This story, which collects the first four chapters of an ongoing webcomic, is clearly the beginning of a larger arc. In the end, Undine still seems adrift. She has connected with Heartful Punch, but the two have made no formal plans to keep fighting together, and Undine is still looking for other teams she might be able to join. Tessa, now a supporting character, mourns and worries. Meanwhile, a mysterious enemy lurks. To be continued!

The art of Sleepless Domain is vividly colorful and has all the cute costumes, glowy magic, and dramatic transformation sequences that fans of the magical girl genre will expect. We see a lot of magical girls at the special school they attend, and even out of their costumes, they have a variety of appearances, with different body shapes, skin tones, and hair colors and textures. The unnamed city setting features elegant, whimsical architecture. The monsters are suitably creepy. The girls themselves, and certain elements of the setting, are drawn in detail, but the rest of the art is kept simple, though not jarringly so. Lighting is used to dramatic effect in many scenes.

Despite the deaths of several major characters, there is very little on-page blood and no gore. Most of the violence is magical, and is used against monsters. There is a small amount of swearing, but no sexual content and only the briefest references to romance.

With emotional complexity as well as monster-fighting adventures, all set against the pretty backdrop of a city full of magical girls, this book will appeal to fans of Madoka Magica and Magical Girl Raising Project.


Sleepless Domain, Book One: The Price of Magic
By Mary Cagle
Art by Oscar Vega
Seven Seas, 2021
ISBN: 9781648276507
Publisher Age Rating: Teen

NFNT Age Recommendation: Teen (13-16)

Creepy Cat, vol. 1

A young girl named Flora has just inherited a house in Cotton Valent’s Creepy Cat. What she doesn’t know is what other inhabitants she has inherited with it. There is a ghost cat which she refers to as the “creepy cat” that is intrigued by her and pops up everywhere she goes. At first, she is weirded out and scared by the cat and spends a lot of time trying to trap him. Eventually, she gives up and becomes used to his presence. Ghostly figures are not the only things attracted to Flora. A policeman by the name of Oscar is also interested in her. Just like the creepy cat, he shows up in unexpected places, but he’s more helpful than spooky. Comical adventures then ensue with the main characters.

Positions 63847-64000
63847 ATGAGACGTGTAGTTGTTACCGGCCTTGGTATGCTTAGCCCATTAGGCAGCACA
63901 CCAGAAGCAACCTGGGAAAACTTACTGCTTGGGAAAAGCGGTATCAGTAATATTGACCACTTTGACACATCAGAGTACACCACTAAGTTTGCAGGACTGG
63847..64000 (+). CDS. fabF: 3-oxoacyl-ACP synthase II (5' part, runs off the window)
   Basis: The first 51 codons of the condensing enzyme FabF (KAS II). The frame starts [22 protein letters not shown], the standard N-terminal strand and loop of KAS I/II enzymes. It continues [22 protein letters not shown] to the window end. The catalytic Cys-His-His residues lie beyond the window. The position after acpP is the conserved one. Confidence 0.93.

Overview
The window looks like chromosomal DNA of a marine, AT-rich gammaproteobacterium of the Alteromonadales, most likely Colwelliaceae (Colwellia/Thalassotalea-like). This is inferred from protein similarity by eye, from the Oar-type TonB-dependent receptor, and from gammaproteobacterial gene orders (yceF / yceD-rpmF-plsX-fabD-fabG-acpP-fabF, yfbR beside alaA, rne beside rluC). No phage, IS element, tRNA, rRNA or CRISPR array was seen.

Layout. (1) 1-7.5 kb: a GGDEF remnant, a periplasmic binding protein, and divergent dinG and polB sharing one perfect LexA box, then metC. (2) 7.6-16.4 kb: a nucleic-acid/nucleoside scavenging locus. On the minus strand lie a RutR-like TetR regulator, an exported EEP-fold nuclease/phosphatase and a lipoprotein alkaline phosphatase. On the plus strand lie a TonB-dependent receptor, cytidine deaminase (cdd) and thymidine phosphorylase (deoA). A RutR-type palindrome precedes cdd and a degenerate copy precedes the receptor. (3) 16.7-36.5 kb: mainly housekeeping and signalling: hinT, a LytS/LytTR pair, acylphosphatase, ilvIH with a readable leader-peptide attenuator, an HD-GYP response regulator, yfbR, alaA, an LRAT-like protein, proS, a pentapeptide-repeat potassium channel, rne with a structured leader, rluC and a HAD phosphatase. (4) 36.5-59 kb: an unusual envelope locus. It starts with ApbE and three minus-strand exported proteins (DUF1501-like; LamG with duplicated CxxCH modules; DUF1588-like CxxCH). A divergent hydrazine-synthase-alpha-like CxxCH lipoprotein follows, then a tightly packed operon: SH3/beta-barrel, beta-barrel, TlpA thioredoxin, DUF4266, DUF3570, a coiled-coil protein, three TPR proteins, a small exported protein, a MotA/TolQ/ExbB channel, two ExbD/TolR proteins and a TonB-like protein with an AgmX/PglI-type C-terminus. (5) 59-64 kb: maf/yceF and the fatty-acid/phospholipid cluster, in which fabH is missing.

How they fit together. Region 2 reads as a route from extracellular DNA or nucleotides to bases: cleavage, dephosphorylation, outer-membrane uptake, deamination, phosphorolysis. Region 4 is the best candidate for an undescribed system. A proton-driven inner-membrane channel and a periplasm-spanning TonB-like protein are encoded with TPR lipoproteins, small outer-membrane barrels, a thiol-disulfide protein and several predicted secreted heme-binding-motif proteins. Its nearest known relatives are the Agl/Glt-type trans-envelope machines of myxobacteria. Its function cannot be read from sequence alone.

The story continues with many vignettes of Creepy Cat being a goofball. These sequences went on a little too long for my taste. I was expecting more plot and some explanation for the multiple cats and specters that abound. In one scene, she looks like she will be attacked by a vampire but Creepy Cat charms him. In another scene, a boogeyman-type character is about to break into the house, but Creepy Cat sneaks up on him and scares him away. One scene puzzled me and that was when Flora and Creepy Cat are enjoying a candlelight dinner together. She remarks about not feeling alone because they have each other, while behind her are seven specters with blacked-out eyes. We have no idea how these specters are a part of this story, and it added to my frustration of mysteries being teased with no hints to what it might mean. Alas, it is the final moments of the graphic novel where we get a hint of where the story might go. I was also disappointed in the love interest, Oscar, as he never gets developed as a real love interest. He comes across more like a stalker than a dreamy police officer.

The one thing that I found impressive about the graphic novel was the artwork. You can tell what the artist drew their inspiration from. The story is drawn in gothic tones and looks very Tim Burtonesque. The lead character, Flora, has a vampire princess look with long flowing black hair, big oval eyes that are highlighted by a dark eyeliner. Oscar looked more like a butler or a chauffeur to me than a police officer in his suit and tie. He has a cone-shaped face with a pointy chin. Another influence for Cotton appears to be the anime My Neighbor Totoro. Creepy Cat looks a bit like a marshmallow with an elongated body and short limbs. He earns his name “creepy” due to his red eyes that glow.